Posts Tagged ‘Workers’

On the unity of workers for a socialist world order

December 27, 2016

Nasir Khan, December 27, 2016

When the workers of all countries unite for the common cause of a creating a society where the capitalists and owners of the means of production do not control the lives and destinies of the 99% of human beings in the world, any such unity in Marxist thought is known as proletarian internationalism.

The goal of the struggle of the working masses including peasants and landless serfs is primarily to defend themselves against the power and domination of the owners of means of production that they mostly use for augmenting their own wealth and upholding their privileges. The ideas about the unity of working classes to create a humane world has been the focus of theoretical and practical activities of generations of socialists since the founders of Scientific Socialism formulated their economic and political theories in the 19th century.

The first major step in creating a socialist society took place in Czarist Russia where the Bolsheviks under the leadership of Vladimir Lenin overthrew the old dynastic rule and introduced the Soviet system.

The success of the Bolshevik Revolution in 1917 was a catalyst for revolutionary activities of the working masses in many countries and also a clarion call to the colonised people to overthrow their colonial masters. As a result, anti-colonial struggles became a powerful force in many Afro-Asian countries. Many countries, big and small, succeeded in throwing off the yoke of European masters.

But in many instances the local ruling classes that emerged had their roots in privileged classes or groups. The struggle for political and economic exploitation became their sole interest. While such leaders plundered their own people and used the political system as a camouflage for furthering their interests, the plight of the poor people remained a non-issue for them. In any case, it is little consolation to the working class, poor or starving people that their “glorious” saviours and leaders have hundreds of millions of dollars stacked in secret banks accounts in Switzerland, France, Britain and America!

However, such exploitation and downright plunder is not incidental. It is endemic, and closely related to how the capitalist political and economic system works. As long as capitalism lives, such exploitation will have its sway. In the third world countries, the problem of institutionalied brainwashing coupled with the exploitation of religion and cheap deceptive slogans at the hands of the ruling elites will continue to play havoc with the people of many Afro-Asian countries.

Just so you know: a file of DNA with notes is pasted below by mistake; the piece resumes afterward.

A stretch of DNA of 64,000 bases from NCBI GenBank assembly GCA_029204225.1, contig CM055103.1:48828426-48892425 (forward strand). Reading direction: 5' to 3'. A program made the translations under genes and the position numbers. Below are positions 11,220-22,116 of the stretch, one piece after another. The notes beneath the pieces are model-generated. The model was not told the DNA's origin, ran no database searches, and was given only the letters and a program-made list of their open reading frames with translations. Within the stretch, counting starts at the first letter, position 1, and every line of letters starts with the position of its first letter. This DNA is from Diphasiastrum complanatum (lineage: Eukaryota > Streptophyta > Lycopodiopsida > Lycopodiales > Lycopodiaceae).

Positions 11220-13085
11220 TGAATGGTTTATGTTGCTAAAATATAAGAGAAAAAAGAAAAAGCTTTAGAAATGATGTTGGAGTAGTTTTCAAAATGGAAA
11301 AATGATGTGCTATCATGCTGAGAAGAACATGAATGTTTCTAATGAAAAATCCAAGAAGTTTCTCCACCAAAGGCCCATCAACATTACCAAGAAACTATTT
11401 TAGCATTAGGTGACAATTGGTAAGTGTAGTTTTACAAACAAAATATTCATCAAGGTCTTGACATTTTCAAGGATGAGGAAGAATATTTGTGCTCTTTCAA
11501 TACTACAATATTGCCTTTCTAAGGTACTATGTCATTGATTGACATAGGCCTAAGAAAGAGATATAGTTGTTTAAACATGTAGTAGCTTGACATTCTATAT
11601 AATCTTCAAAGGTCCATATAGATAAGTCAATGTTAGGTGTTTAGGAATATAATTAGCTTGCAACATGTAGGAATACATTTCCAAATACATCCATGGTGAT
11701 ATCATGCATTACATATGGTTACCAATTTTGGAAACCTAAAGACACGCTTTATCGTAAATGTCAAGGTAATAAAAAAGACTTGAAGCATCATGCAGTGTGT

No doubt, capitalism is wonderful for a few but a disaster for many. To address such issues, Karl Marx and Frederick Engels advocated socialist democracy and a socialist system in place of capitalism. To achieve that goal, political education of working classe people is the first step and that education is part of the political activity that is expressed by the unity of the workers.

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Chomsky: May Day

April 29, 2012
Noam Chomsky, Huffington Post Blog, April 28, 2012

People seem to know about May Day everywhere except where it began, here in the United States of America. That’s because those in power have done everything they can to erase its real meaning. For example, Ronald Reagan designated what he called “Law Day” — a day of jingoist fanaticism, like an extra twist of the knife in the labor movement. Today, there is a renewed awareness, energized by the Occupy movement’s organizing, around May Day, and its relevance for reform and perhaps eventual revolution.

If you’re a serious revolutionary, then you are not looking for an autocratic revolution, but a popular one which will move towards freedom and democracy. That can take place only if a mass of the population is implementing it, carrying it out, and solving problems. They’re not going to undertake that commitment, understandably, unless they have discovered for themselves that there are limits to reform.

A sensible revolutionary will try to push reform to the limits, for two good reasons. First, because the reforms can be valuable in themselves. People should have an eight-hour day rather than a twelve-hour day. And in general, we should want to act in accord with decent ethical values.

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